The United States is accusing Russia and its ally, the government of Syrian President Bashar al-Assad, of conducting a "concerted campaign ... to bomb civilians into submission" in the war-torn country.

Josh Earnest, spokesman for US President Barack Obama, on Monday cited the latest reports of strikes on civilians, including water supplies in eastern Aleppo.

"The idea of weaponizing access to a clean water supply for civilians is beyond the pale," Earnest said. "People of good conscience around the world should speak up and are speaking up."

Fresh airstrikes took place overnight in eastern Aleppo, activists said earlier Monday, inflicting more fatalities as the Syrian government offensive to retake the rebel-held part of the city showed no signs of relenting.

The government's airstrikes have been strongly condemned by Western nations who have also been sharply critical of Russia. Moscow is carrying out its own aerial raids to back pro-government forces.

Yassen Abu Raed, an activist in eastern Aleppo, said at least 10 people, among them children, have been killed in the morning raids.

In Moscow, Kremlin spokesman Dmitry Peskov complained about the "unacceptable" tone of "rhetoric" from British and US officials.

"We believe that such rhetoric can cause great harm to the settlement process and our bilateral relations," he said earlier, according to the TASS news agency.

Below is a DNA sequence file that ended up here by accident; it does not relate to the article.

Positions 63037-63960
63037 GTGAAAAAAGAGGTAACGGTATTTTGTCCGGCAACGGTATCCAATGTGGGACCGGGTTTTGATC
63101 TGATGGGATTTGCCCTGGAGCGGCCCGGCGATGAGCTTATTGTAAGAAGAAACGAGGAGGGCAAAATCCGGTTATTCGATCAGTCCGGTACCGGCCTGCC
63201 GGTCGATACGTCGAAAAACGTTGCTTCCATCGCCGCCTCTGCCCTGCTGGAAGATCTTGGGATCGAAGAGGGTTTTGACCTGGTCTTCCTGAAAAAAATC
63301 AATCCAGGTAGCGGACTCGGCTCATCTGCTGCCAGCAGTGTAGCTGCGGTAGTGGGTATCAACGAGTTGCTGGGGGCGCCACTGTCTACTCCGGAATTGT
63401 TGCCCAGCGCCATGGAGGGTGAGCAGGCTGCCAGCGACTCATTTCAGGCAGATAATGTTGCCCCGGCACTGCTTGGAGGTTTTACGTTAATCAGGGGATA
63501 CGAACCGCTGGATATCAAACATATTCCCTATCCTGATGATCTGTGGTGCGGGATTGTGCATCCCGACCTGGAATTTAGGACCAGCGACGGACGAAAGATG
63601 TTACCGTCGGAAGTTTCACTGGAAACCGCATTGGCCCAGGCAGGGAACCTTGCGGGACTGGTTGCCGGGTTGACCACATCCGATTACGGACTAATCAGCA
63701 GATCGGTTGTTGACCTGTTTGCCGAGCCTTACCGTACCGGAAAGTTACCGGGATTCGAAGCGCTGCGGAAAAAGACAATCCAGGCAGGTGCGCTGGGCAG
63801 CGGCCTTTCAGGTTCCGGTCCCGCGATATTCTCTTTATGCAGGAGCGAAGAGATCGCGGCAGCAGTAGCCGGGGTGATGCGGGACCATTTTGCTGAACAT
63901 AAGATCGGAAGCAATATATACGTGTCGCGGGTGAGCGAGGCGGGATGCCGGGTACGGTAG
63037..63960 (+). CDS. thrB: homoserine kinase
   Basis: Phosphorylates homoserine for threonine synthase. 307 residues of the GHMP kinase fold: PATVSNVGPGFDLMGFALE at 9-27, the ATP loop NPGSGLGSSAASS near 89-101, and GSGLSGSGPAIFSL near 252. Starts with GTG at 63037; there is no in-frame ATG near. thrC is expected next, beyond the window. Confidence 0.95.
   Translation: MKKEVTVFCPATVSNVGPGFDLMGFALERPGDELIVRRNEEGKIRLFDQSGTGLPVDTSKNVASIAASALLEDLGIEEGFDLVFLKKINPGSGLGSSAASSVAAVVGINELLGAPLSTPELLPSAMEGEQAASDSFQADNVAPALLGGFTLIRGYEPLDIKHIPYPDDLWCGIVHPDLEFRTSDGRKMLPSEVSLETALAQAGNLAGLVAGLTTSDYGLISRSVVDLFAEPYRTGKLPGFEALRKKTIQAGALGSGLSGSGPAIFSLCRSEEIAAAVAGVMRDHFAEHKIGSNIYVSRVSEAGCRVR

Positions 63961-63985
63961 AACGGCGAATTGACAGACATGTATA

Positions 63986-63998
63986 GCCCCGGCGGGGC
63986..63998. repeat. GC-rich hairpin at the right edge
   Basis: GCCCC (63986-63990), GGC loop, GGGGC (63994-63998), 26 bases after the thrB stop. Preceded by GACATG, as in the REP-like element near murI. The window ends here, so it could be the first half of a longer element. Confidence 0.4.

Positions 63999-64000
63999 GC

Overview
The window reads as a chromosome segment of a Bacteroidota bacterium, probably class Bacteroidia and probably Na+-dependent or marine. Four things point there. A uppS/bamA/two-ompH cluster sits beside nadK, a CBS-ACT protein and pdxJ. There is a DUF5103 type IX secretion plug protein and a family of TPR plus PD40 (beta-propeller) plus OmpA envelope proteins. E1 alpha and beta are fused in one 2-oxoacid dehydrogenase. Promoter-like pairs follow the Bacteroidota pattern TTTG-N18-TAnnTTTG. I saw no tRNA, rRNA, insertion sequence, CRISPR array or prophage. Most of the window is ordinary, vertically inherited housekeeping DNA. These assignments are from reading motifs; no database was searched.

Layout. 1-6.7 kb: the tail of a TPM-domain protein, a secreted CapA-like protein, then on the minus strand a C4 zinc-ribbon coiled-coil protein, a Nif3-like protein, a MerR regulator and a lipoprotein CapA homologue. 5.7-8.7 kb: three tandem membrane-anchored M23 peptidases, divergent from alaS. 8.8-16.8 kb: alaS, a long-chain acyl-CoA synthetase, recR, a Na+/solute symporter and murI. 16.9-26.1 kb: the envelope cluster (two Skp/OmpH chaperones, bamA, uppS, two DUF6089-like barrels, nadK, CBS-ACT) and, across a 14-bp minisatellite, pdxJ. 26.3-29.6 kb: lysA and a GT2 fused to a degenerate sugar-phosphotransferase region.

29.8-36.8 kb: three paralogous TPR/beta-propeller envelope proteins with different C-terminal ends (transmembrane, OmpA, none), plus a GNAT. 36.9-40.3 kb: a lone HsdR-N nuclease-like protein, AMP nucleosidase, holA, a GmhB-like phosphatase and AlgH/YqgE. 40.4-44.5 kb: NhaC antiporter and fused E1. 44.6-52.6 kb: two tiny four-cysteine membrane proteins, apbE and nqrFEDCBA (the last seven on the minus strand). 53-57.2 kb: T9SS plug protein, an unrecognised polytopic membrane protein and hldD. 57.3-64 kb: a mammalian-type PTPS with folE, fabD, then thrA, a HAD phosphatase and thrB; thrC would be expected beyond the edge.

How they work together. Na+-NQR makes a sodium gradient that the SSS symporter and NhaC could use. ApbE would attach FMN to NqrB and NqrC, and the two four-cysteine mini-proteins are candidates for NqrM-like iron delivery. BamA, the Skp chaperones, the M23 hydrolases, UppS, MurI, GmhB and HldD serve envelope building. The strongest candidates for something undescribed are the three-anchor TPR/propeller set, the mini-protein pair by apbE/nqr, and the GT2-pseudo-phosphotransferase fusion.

Peskov was responding to comments Sunday at the United Nations by the US and British ambassadors.

Matthew Rycroft, British ambassador to the UN, had said in New York that Russian actions "have prolonged the conflict, prolonged the suffering." Samantha Power, US ambassador to the UN, had said that Russia and al-Assad were making war "instead of pursuing peace."

More than 237 people, including at least 38 children, have been killed in the week since a US-Russia brokered ceasefire collapsed and the Syrian government and its allies, including Moscow, resumed heavy airstrikes, the Syrian Observatory for Human Rights said.

"The raids are targeting every single neighbourhood in eastern Aleppo on Monday," activist Bahaa al Halabi told dpa. "The situation is catastrophic."

The raids appear aimed at weakening the rebels' positions and allowing pro-government forces to eventually stage a full scale ground assault on the eastern areas.

Earnest said that Obama is "deeply concerned" about the latest violence in Syria.

"The situation has been terrible, and the bloodshed sickening, but we've seen that over the weekend it just got worse," Earnest said.

Eastern Aleppo has been under siege since July and residents report declining supplies of basic goods, including food and medicine. Water supplies have also been badly damaged.

The high number of casualties, including many hundreds of injured people, have strained already depleted hospitals and makeshift medical centres, many of which have been bombed during the war.

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